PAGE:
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Profile: Betsy Beretta

Betsy BerettaChances are if you’ve had your passport photo taken in the past 40 or so years, especially the first 20 of those, let’s say, Betsy Beretta has been on the other side of the lens.

Sitting in The Snap Shop, squeezed into a tiny corner the Francois building across from the Frederick Lutheran Church, the veteran photographer plainly enjoys talking about her life on St. Thomas, her brood of seven, her marriage to attorney George Beretta.

In fact, by her own admission, she "just enjoys talking."

"You can go out the door, and I’ll still be telling stories," she says, which, in fact, turns out to be true.

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She left a small Pennsylvania town after high school to join the Army, where, in a round-about way, sharing a cab, she met her future husband, George Beretta, while becoming a PFC. The Army didn’t last – the husband did.

On a visit home to his native St. Thomas, where he told his family about Betsy, showing them a photo he’d taken. Beretta”s mother gave him some advice "Marry that girl in the picture, and pursue your education."

George Beretta, now a retired attorney, studied law in Chicago, while doing a bit of photography.

"That’s where I sort of fell into it," Beretta says. "George handed me the camera for a wedding shoot one day, and that was it. I’ve had a camera in my hand ever since."

The couple moved to St. Thomas in 1964 with their small family of two, Michael and Patrick.

"I went to work at Little Switzerland,"Berretta says, "where I would drool over the Hasselblad. cameras. I was using my little Brownie Hawkeye. In 1967, I bought my first Hasselblad with my store discount. We were thrilled. Actually, though, I wanted the one they left on the moon."

In 1969 a friend suggested Beretta take over the space which used to be a sports shop. The tiny quarters speak to the intimacy Beretta projects. She is part and parcel of the building, reflecting its charm. She makes you feel at home. "A picture, some advice, just to talk for a bit?’ All seem available.

"I’ve raised all our kids here," Beretta says. "They all went to St. Peter and Paul’s, just down the street, and they’d come here after school every day. I think they got a good education here, too, listening to people talk. They learned values."

The Berettas raised seven children. The oldest, Michael, died in a motorcycle accident when he was 15, Beretta says. The others range from Patrick, 50, to Bonnie 34. In between are Barbara, Dante, Gigi and Vicky, "all honor students," she says.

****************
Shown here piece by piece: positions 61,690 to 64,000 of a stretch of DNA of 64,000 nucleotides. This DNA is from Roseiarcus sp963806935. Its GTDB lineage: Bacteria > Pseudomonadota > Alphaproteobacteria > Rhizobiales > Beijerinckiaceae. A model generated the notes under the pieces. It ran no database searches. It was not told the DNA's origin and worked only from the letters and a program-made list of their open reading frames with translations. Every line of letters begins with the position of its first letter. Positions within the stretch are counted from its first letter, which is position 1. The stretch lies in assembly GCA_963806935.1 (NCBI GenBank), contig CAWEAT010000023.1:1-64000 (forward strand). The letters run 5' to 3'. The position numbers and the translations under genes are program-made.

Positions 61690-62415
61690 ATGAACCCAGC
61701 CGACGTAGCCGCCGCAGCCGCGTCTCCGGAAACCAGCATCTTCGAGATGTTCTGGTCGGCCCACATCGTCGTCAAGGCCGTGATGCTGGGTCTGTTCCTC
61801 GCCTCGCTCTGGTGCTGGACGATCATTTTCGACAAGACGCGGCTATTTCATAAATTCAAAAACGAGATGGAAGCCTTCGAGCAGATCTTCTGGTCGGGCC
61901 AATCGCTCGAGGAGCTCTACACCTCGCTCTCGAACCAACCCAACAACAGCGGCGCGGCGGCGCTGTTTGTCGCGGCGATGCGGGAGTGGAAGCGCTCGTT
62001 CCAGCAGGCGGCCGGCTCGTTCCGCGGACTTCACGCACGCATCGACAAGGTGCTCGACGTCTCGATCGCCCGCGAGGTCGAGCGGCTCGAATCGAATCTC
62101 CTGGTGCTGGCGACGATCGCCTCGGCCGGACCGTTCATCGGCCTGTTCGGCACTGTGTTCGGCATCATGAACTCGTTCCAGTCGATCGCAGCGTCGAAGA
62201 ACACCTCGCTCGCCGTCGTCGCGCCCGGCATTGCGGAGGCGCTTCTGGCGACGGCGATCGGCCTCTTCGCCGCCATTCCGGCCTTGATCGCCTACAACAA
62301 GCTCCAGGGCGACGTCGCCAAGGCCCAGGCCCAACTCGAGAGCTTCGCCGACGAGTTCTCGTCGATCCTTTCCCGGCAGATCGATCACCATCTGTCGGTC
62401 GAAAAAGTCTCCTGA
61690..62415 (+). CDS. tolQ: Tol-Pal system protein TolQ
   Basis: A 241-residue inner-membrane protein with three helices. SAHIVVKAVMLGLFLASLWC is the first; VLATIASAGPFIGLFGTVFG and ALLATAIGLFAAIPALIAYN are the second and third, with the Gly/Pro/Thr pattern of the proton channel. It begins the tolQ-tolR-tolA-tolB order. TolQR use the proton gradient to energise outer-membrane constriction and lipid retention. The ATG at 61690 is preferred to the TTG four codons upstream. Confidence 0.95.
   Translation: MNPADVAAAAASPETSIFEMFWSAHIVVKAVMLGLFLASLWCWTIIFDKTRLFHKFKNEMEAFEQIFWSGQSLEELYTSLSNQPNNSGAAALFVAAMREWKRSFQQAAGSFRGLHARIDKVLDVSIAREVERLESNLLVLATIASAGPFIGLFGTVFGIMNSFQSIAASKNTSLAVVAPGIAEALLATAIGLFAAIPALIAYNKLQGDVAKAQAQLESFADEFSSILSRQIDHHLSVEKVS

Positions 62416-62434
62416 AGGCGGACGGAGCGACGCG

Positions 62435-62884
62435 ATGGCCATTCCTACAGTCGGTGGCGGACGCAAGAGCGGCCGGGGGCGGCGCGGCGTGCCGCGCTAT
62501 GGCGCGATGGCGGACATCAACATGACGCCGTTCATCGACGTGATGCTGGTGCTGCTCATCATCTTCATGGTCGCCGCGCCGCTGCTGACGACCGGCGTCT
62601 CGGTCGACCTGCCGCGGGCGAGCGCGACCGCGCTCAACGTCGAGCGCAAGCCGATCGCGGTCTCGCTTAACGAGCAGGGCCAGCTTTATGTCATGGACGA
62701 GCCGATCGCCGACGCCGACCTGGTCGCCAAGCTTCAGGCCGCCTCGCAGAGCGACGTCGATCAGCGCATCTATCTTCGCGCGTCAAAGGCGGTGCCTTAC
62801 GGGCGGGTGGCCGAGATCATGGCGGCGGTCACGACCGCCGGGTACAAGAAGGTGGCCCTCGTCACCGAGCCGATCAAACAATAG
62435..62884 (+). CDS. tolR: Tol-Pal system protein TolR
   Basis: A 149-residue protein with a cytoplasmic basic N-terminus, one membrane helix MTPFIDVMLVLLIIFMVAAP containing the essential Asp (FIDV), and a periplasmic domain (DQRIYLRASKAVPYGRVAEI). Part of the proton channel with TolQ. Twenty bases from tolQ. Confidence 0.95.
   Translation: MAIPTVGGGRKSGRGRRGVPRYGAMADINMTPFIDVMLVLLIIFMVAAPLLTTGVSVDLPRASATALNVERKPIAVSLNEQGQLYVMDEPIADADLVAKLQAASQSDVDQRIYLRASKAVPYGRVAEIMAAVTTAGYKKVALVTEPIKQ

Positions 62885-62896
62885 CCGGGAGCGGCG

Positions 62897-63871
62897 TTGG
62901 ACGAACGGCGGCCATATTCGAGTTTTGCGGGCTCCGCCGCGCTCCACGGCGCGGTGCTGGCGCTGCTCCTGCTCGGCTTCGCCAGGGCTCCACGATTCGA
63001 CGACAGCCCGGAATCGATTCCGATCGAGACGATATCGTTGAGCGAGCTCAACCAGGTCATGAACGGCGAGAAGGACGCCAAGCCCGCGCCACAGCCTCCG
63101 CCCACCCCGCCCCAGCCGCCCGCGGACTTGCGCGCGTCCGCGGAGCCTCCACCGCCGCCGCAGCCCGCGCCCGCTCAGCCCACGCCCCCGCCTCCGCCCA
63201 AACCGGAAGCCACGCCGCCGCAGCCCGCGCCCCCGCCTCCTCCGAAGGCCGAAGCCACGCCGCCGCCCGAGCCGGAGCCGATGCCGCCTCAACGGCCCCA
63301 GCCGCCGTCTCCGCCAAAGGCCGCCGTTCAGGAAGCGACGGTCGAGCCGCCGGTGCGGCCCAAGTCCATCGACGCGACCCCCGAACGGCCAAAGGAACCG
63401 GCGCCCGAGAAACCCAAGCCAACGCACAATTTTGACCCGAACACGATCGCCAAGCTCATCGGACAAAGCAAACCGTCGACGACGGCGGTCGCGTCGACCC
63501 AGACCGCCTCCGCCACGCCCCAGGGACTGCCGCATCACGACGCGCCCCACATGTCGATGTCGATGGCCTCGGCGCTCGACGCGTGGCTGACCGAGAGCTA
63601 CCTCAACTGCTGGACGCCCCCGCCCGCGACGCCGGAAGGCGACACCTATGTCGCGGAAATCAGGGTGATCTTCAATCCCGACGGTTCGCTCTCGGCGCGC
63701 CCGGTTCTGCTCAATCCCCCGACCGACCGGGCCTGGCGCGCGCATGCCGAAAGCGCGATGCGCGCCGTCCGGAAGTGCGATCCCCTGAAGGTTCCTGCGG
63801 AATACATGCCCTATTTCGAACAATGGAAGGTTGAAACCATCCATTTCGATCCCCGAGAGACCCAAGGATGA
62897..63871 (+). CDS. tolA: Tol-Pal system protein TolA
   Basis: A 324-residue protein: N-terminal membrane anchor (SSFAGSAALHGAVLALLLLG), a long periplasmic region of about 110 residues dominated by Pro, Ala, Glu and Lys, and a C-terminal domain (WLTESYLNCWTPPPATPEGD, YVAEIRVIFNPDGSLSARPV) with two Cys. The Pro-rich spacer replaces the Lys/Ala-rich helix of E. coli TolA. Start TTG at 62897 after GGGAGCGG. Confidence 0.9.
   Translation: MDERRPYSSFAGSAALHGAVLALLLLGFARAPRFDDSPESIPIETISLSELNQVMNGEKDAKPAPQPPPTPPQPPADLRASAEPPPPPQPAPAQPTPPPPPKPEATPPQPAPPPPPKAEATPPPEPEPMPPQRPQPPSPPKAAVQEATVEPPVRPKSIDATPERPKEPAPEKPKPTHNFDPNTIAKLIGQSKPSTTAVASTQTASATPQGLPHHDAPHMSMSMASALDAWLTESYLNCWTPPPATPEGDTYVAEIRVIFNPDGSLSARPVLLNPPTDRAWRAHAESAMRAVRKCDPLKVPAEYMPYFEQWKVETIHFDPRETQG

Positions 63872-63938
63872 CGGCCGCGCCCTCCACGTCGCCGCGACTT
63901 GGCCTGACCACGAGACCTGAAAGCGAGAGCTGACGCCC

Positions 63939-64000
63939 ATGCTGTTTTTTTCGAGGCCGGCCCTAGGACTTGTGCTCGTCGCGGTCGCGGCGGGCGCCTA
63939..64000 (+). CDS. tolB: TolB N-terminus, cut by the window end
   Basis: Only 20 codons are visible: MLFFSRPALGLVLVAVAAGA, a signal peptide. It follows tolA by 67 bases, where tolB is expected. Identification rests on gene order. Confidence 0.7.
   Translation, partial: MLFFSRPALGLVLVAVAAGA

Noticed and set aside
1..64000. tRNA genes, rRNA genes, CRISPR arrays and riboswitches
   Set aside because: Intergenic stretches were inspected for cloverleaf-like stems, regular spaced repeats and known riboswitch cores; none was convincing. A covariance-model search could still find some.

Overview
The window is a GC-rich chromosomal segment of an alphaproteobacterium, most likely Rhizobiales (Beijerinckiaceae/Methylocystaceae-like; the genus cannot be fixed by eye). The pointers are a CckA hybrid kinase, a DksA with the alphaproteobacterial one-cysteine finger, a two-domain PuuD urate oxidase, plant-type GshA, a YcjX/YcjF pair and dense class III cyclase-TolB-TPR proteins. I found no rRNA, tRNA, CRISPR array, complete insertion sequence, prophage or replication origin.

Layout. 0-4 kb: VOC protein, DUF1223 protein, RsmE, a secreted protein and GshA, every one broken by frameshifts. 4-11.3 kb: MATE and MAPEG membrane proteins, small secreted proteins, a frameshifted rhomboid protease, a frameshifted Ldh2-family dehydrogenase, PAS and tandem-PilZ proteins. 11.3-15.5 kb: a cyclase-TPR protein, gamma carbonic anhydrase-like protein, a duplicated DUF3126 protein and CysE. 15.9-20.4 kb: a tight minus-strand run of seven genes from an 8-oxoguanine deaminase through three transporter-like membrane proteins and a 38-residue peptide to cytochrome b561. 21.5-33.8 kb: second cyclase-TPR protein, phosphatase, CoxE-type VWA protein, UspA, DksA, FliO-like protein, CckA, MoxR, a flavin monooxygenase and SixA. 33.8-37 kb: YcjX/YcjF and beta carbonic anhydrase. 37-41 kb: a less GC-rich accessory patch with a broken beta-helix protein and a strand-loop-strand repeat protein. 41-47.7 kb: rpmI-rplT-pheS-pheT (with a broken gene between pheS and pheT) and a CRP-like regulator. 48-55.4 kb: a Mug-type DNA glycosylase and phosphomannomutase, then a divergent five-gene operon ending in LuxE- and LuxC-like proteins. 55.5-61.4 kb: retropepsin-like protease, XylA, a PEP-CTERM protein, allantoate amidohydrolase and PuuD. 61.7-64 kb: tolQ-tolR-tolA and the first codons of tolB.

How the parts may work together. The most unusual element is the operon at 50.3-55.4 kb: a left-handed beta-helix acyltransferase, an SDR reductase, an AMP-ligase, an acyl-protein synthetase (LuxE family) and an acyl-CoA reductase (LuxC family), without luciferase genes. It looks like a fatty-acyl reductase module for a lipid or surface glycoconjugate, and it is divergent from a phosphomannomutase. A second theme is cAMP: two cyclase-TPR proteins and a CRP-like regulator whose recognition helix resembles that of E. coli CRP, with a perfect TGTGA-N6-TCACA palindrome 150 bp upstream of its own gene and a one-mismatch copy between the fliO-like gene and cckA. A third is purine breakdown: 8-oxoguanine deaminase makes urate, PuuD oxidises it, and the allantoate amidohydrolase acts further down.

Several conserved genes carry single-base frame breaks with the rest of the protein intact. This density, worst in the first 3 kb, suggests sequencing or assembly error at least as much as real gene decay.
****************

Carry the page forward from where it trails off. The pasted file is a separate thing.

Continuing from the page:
"We’d develop film at night," Beretta says, "while I was cooking supper. "I’d have a kid in one hand and a pot in the other, and we’d film hanging in the kitchen."

Beretta used 35 millimeter black and white film for the passport picture, and saved the Hasselblad for weddings.

She has no idea how many photos she’s taken over the years.

"Thousands,"she says. "There’d be people stuffed in here. I’d have to shoo the kids outside. I did about 30, 40 photos a day."

She has had her share of celebrities, to whom she gives short shrift, with exceptions.

"You’ve heard of Ben Spock? He came in for a driver’s license photo. He’s so nice, and funny."

Beretta became something of a celebrity herself, if only, she says, "by default." In 2004, at 68, she decided to enter the Ms. V.I. Senior America Pageant, "on a whim."

"I’d never done anything like that. We didn’t even have a pageant because the only other contestant fell and couldn’t compete. "

"So there I was, headed for the national Ms. Senior America Pageant in Las Vegas," she says. "I thought ‘what am I doing here’? I’d bought one dress here at that mall, and that was that. One woman had 28 dresses. I showed my photography for the talent, and I came home happy."

With a bit of prodding, Beretta reveals that wasn’t her only time in the limelight. She bared, if not her soul, at least a good part of her anatomy in the Caribbean Palm Bonnets Tropical Treasures somewhat nude 2004 calendar, which she and Jane Clemo, local Red Hat Society president, put together. Inspired by the British movie, Calendar Girls, the calendar raised $25,000 for the Charlotte Kimelman Cancer Institute.

These days, Beretta says of her business: "What started out as a hobby, became a business, and now it’s back to a hobby." And that is fine with her.

And, of her life: "I am just filled with gratitude for all my clients – they helped raise my kids – and for the opportunity to do what I’ve done. Would I have gotten a chance anywhere else?"

"Now, about the calendar," she says, as the interview draws to a close., "It was really an experience…."

She laughs.